Tap clean cooking energy to save lives 

It is unacceptable that 23,000 Kenyans are dying every year from the side effects of cooking with kerosene, firewood, crop waste and cow dung. These deaths can be easily prevented by enabling access to clean and affordable cooking fuels. Some of the people who still rely on these primitive sources of energy are also left with serious ailments such as heart diseases.

The continued exposure of people to these potentially deadly cooking fires, at a time when the world has long shifted to cleaner energy, is also an abuse of their human dignity. It is, indeed, a shame that many Kenyans are still using firewood and traditional cooking stones deep into the 21st century. Our people are still literally stuck in the Stone Age, yet we purport to live in a developing country with a modern economy. The onus is on the authorities to help them embrace and use cleaner energy alternatives.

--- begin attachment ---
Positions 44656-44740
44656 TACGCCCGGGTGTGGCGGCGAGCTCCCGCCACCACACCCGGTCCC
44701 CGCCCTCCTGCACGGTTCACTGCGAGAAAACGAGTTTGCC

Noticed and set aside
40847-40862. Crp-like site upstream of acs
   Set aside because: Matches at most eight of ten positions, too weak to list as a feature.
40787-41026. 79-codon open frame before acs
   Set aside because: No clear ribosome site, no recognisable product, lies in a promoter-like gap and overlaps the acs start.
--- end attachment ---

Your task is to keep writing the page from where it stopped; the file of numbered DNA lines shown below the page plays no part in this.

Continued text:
The Kenya Medical Research Institute (Kemri) is leading an initiative to prevent harmful chemicals, gases and other pollutants from being ingested through cooking. As Kemri director-general Sam Kariuki has pointed out, cooking with these crude fuels has been found to amount to burning 100 cigarettes an hour, resulting in household air pollution levels that are more than 100 times what the World Health Organization considers safe.

This is happening when there is readily available and cost-effective liquefied petroleum gas (LPG), which is clean. Relying on firewood for cooking is also detrimental to the environment through deforestation and land degradation, and takes its toll on women who spend too much time fetching firewood. 

To protect the environment, the use of LPG should be promoted by enacting legislation and policies that make it affordable. Electricity and gas are, in the long run, cheaper, safer and more convenient to use. This calls for government interventions such as fast-tracking gas imports, waiving taxes and granting production incentives. Another vital alternative is tapping solar technology. 

The government should sensitise the public on the need for clean energy and subsidise the installation and cost of solar panels and other equipment. These measures must be rolled out to save lives and prevent illnesses from dirty cooking fuels.
 

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